All right, Boston Celtics fans: it’s time to make you dislike me.
Trust me: I don’t want to do this. You and I – we’ve got a nice thing going so far. Far be it from me to bite the hands that feed me . . . but in this case, if even just for the sake of playing the devil’s advocate, I feel like I have to address this topic:
The Boston Celtics should immediately throw any and all ideas of trading for Minnesota Timberwolves’ power forward Kevin Love right out the window.
Yes, Kevin Love is an All-Star, and yes, the majority of teams that go on to win championships have at least two bona fide stars on their roster. Right now, the Boston Celtics have one certified star on its team: Rajon Rondo. Adding Kevin Love would give the Celtics two. So how could this not be the right move to make?
For starters, Love would definitely help the Boston Celtics win more games – how could a guy who averages 19.2 points and 12.2 rebounds per game, and who posted a win share rating of 14.3 rating last season, not? – but he alone will not be enough to guarantee that the Celtics make it to the playoffs next year, much less contend for a championship. Do the math: even if Love alone is good for a 14-game swing next season, that puts Boston at 39-43 – good enough to challenge the Atlanta Hawks for the 8th and final playoff spot this season, but certainly not good enough to be a guaranteed-lock for postseason play.
With Danny Ainge claiming that he would consider bring in an elite-caliber player WITHOUT requiring an agreement to an extension, 14 more wins is not enough to justify a potential one-and-done season with Love.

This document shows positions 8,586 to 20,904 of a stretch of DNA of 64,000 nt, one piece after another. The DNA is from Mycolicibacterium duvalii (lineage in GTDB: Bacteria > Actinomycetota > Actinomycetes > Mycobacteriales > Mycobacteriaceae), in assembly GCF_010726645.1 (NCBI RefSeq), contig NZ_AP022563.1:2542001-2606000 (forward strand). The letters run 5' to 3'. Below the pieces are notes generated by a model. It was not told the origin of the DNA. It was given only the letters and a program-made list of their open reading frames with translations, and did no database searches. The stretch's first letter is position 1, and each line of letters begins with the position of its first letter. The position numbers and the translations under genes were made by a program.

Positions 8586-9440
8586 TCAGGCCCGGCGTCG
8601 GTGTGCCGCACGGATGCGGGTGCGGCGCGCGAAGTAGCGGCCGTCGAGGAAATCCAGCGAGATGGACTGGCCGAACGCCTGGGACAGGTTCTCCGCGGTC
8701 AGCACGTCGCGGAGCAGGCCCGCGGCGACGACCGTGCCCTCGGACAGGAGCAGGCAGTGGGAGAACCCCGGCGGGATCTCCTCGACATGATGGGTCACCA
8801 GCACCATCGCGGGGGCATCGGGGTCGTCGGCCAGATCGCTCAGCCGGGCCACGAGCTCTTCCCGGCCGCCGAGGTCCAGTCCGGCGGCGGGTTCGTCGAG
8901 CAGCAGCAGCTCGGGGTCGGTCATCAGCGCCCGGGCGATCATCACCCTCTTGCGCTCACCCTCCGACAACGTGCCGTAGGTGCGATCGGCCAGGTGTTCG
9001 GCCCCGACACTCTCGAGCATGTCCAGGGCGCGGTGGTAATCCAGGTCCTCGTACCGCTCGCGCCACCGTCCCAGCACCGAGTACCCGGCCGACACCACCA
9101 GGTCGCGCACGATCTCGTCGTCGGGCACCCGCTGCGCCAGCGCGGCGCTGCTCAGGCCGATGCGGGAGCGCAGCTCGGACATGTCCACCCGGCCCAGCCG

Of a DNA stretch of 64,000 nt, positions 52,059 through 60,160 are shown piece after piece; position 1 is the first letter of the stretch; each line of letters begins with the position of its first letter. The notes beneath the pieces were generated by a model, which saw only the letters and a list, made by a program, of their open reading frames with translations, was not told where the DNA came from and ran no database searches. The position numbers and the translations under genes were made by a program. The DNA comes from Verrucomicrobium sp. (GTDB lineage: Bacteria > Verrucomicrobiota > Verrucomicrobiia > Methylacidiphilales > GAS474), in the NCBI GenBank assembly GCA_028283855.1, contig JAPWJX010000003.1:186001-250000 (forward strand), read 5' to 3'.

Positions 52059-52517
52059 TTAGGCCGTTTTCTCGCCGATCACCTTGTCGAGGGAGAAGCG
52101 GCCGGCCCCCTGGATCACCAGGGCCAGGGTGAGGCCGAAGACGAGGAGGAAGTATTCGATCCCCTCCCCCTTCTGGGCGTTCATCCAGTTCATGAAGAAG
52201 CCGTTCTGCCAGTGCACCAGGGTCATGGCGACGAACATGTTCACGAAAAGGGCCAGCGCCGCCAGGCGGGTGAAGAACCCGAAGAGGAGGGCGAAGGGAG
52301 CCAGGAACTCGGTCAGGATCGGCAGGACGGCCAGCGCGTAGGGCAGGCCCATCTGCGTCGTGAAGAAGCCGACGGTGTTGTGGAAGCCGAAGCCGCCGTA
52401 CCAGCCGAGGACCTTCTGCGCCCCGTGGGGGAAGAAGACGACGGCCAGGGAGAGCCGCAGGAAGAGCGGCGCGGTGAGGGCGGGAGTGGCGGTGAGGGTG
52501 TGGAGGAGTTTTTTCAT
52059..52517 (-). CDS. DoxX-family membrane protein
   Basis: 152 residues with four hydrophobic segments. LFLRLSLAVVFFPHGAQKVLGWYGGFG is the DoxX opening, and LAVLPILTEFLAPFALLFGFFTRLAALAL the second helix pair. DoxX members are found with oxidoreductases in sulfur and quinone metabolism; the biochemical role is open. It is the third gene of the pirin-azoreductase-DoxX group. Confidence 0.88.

Just think what the Boston Celtics could have to give up in order to acquire Love and his 14 win share:
- the sixth pick in this year’s draft (a talented young player such as Noah Vonleh)
- possibly another draft pick (another talented young player, especially if the Celtics give up the 17th pick in this year’s draft)
- possibly a talented player along the lines of Jared Sullinger, Kelly Olynyk, or Jeff Green
- salary cap space, as Boston will almost certainly have to take on a crappy salary that Minnesota includes in the deal
All that, for a player who may not even spend two full seasons in Celtics white and green.
And even if Boston COULD get Love to sign a contract extension or re-sign once he becomes a free agent, the roster (which isn’t that good to begin with) would be so gutted it would still take a few years to rebuild it . . . only now, the Celtics would have less quality draft picks with which to draft promising young players.
For those of you about to utter the names Kevin Garnett and Ray Allen, stop: this isn’t 2007 all over again. The 2006-2007 Celtics featured Rondo, Paul Pierce, Tony Allen, and Al Jefferson, with Gerald Green coming off of the bench – not a playoff team, to be certain, but a team in much better shape than the roster the Celtics rolled out last season. (After all, the 2006-2007 Celtics finished just one game behind than last year’s squad, and that was with Pierce and Allen both missing huge chunks of the season due to injury.) Ainge had more assets to work with when he struck gold and brought in KG and Ray Ray than he has now, so those of you looking for Miracle 2.0 can just move along: it’s not going to happen.
I don’t enjoy dumping icy cold water on you while you’re enjoying that hot shower, but this side of the argument needs to be heard. A rebuild is never a fun thing for fans to have to endure, and it’s tempting to try and instantly upgrade a lottery team into a championship one, but the pieces just are not there. Going “all-in” for Kevin Love could actually set the Boston Celtics farther back than they currently are, in the long run, so keep that in mind while you’re dreaming about championship banner #18!